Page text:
for the panel, the bit set usually includes instructions since each set cuts grooves different depths.
    Its actually simple. How do I know? Because Ive made dozens of raised panels with my one bit set, theres really no mystery to it.
    Set up carefully, do the math, double check the math. No, you better check the math 4 times, then make your cuts.
    Human Test Dummy

  9. #9
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    Yep, That's why I was looking for a good tutorial of some sort, or tips.
    Programmer - An organism that turns coffee into software.
    If all your friends are exactly like you, What an un-interesting life it must be.
    "A door is what a dog is perpetually on the wrong side of" Ogden Nash


  10. #10
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    Brent,

    How to calculate the length of the stile is easy, as it is the length of the door. It is the rail length, and the panel height and width that is more involved. They have to take into account the interlock (tongue) and in case of the panel, the interlock and the expansion. The interlock is determined by your router bits. I suggest you get the instructions from your router bit OEM. I have a Whiteside stile and rail set and their online catalog (PDF) has an explanation on page 28 (pg 31 according to the PDF). They also have a separate PDF for their "Instructions for Style and Rail Setup".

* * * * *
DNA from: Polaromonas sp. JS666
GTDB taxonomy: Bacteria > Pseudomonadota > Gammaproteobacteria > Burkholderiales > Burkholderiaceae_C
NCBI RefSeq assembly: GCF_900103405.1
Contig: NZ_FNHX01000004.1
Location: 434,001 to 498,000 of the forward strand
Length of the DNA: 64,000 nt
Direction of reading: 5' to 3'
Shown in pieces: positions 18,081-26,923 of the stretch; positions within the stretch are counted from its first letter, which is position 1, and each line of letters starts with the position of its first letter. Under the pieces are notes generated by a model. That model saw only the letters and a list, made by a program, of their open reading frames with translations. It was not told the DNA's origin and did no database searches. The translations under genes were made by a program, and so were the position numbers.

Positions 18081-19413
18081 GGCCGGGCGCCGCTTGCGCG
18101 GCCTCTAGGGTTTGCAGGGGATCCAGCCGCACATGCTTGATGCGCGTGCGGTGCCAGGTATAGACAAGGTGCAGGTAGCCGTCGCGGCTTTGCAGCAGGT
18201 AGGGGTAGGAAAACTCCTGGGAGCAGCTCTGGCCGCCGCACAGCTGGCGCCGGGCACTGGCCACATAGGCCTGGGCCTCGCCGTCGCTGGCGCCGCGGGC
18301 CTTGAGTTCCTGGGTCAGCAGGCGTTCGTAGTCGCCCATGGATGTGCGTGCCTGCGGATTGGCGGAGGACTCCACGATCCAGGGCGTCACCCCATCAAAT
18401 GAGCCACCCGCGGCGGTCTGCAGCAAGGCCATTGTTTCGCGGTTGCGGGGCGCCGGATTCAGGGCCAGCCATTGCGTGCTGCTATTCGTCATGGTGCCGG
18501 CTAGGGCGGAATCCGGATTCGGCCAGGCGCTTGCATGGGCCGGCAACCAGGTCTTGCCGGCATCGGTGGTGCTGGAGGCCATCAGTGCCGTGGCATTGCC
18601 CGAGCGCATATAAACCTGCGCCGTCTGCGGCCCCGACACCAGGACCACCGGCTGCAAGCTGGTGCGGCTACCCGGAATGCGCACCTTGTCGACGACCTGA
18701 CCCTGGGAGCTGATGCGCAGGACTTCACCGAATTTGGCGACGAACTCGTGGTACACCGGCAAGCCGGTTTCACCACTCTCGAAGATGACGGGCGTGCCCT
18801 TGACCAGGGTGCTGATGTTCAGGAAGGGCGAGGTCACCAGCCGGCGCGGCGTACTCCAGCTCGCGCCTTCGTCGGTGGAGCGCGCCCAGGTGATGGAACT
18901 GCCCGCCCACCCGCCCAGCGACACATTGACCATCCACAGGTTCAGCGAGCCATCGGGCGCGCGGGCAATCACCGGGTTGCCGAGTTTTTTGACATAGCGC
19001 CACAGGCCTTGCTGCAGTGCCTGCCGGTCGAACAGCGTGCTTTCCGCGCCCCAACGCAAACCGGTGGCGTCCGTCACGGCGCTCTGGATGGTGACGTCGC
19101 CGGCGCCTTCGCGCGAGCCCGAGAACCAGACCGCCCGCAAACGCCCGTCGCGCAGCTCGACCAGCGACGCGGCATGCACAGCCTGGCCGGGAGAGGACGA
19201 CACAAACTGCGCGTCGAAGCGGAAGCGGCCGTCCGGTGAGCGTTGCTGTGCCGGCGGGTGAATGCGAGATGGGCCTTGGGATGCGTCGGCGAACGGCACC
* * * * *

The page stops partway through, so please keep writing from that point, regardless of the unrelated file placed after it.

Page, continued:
I found the following for Freud's 2 + 2 Raised Panel Bit Set. http://www.ptreeusa.com/PDF/RPD%20Instructions.pdf I really suggest that you find your raised panel bit set instructions as a first step.

    I prepare extra "stile" and "rail" components out of lesser wood for practice pieces which you will need to fine tune your setup.

    All of the above says nothing about fitting a door to an opening. If you are going to insert this door, then there is whole other discussion about fitting it into the opening.
    “When love and skill work together, expect a masterpiece.” - John Ruskin
    “Nowadays people know the price of everything and the value of nothing.” - Oscar Wilde